Erlotinib plus Onartuzumab in advanced non-small cell lung cancer: METLung study stopped on lack of clinically efficacy
Roche has announced that an independent data monitoring Committee has recommended that the phase III METLung study be stopped due to a lack of clinically meaningful efficacy.
The study evaluated if Onartuzumab ( MetMab ) in combination with Erlotinib ( Tarceva ) helped patients with previously treated, advanced non-small cell lung cancer ( NSCLC ) whose tumours were identified as MET-positive live longer compared to Erlotinib alone. Overall adverse event rates were generally similar between the two groups.
Roche is evaluating the implications of the METLung study results across the ongoing Onartuzumab Clinical Programme.
METLung is a phase III, randomised, double-blind study evaluating the efficacy and safety profile of Onartuzumab in combination with Erlotinib in patients with previously treated ( second- or third-line ) advanced NSCLC identified to be MET-positive.
The METLung study included a companion diagnostic immunohistochemistry ( IHC ) test.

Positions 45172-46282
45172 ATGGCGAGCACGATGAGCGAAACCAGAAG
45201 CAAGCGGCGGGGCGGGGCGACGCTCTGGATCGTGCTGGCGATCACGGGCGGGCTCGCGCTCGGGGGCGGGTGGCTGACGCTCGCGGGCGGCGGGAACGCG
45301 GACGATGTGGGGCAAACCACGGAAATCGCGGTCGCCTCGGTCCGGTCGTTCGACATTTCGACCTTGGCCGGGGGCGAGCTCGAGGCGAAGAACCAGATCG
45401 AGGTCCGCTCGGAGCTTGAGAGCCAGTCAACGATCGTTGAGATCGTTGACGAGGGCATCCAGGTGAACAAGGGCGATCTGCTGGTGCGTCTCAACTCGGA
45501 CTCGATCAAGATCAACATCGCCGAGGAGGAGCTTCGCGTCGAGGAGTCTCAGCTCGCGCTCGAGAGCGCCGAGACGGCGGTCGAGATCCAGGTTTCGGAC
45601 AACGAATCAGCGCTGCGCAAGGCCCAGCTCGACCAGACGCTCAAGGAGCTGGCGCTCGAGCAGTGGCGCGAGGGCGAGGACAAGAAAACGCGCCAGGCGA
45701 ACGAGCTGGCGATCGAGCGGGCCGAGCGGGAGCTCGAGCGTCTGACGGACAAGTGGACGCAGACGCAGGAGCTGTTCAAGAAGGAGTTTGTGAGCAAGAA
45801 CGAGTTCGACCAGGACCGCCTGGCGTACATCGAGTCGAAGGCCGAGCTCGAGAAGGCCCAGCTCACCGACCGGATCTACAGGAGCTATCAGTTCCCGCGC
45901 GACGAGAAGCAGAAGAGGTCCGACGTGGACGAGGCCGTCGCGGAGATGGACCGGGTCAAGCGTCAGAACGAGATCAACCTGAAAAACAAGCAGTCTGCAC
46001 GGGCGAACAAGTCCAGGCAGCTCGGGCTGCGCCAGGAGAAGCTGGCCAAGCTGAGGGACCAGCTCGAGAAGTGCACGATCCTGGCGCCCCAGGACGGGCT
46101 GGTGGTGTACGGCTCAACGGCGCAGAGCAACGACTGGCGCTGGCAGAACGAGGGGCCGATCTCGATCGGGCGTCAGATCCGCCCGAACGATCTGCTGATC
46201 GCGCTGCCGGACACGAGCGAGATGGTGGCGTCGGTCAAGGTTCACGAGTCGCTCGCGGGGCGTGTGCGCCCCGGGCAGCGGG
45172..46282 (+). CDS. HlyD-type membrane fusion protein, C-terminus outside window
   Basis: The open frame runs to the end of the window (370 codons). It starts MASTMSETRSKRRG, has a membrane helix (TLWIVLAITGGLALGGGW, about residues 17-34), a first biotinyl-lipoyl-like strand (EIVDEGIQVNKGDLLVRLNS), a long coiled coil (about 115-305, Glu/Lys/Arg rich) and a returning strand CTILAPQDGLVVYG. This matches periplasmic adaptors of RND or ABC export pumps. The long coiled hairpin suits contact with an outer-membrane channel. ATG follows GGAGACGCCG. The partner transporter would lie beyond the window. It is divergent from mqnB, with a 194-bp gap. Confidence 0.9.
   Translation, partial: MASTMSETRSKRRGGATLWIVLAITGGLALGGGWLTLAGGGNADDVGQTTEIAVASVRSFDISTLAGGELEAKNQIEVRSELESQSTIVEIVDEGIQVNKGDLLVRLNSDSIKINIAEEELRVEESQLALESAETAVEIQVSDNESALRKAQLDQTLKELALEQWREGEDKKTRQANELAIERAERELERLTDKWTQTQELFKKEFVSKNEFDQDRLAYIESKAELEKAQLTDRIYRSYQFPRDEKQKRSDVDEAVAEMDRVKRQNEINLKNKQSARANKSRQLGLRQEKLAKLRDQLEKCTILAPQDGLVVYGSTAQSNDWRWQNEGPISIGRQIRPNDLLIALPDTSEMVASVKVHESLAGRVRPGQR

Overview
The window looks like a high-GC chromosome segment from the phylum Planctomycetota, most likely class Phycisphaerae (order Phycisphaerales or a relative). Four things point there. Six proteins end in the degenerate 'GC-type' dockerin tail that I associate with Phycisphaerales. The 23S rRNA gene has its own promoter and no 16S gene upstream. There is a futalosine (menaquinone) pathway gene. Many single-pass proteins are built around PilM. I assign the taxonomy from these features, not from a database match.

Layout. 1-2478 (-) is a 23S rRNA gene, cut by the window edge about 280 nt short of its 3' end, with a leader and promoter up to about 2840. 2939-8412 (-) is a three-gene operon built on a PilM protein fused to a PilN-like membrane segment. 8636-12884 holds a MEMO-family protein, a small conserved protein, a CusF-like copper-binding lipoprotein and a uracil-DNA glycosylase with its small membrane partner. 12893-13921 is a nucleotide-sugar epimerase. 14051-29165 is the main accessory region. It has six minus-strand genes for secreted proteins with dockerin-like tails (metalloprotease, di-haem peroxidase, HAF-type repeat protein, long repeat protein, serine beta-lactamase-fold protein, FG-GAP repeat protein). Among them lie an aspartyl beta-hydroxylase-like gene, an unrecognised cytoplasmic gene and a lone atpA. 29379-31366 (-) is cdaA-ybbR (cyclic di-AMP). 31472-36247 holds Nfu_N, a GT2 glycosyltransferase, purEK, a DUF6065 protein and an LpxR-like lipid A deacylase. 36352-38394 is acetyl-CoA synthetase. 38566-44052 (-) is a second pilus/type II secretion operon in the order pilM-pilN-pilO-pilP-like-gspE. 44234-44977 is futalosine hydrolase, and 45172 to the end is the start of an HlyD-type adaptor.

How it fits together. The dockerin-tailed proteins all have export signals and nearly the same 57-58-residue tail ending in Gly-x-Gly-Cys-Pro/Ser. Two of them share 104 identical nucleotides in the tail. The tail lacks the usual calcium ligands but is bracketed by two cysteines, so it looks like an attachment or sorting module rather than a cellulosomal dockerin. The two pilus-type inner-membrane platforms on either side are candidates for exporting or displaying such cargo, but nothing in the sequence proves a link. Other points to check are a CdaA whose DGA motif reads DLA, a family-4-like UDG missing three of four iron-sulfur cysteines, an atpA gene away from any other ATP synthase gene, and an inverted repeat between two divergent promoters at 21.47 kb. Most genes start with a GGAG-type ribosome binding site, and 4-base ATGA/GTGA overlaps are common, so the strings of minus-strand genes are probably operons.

Four hundred and ninety-nine patients were randomized to receive 150 mg of Tarceva taken daily plus either: intravenous 15 mg/kg of Onartuzumab every three weeks, or intravenous placebo every three weeks.
The primary endpoint is overall survival. Secondary endpoints include progression-free survival, objective response rate and safety profile.
The current results announced are from a pre-specified interim analysis.
According to the World Health Organization ( WHO ), it is estimated that nearly 1.6 million people worldwide died of lung cancer in 2012; NSCLC accounts for 85% of all lung cancers.
MET is a protein found on the surface of cells and acts as a receptor that binds to another protein called Hepatocyte Growth Factor ( HGF ), also known as Scatter Factor. When HGF binds to MET, it causes MET proteins to form pairs ( dimerise ), which triggers a signalling cascade that tells cells to grow, divide, and spread to other parts of the body. Activation of the MET pathway has been proposed as a mechanism of tumour growth and spread ( metastasis ).
Onartuzumab is an investigational monovalent monoclonal antibody designed to specifically target the MET receptor. ( Xagena )
Source: Roche, 2014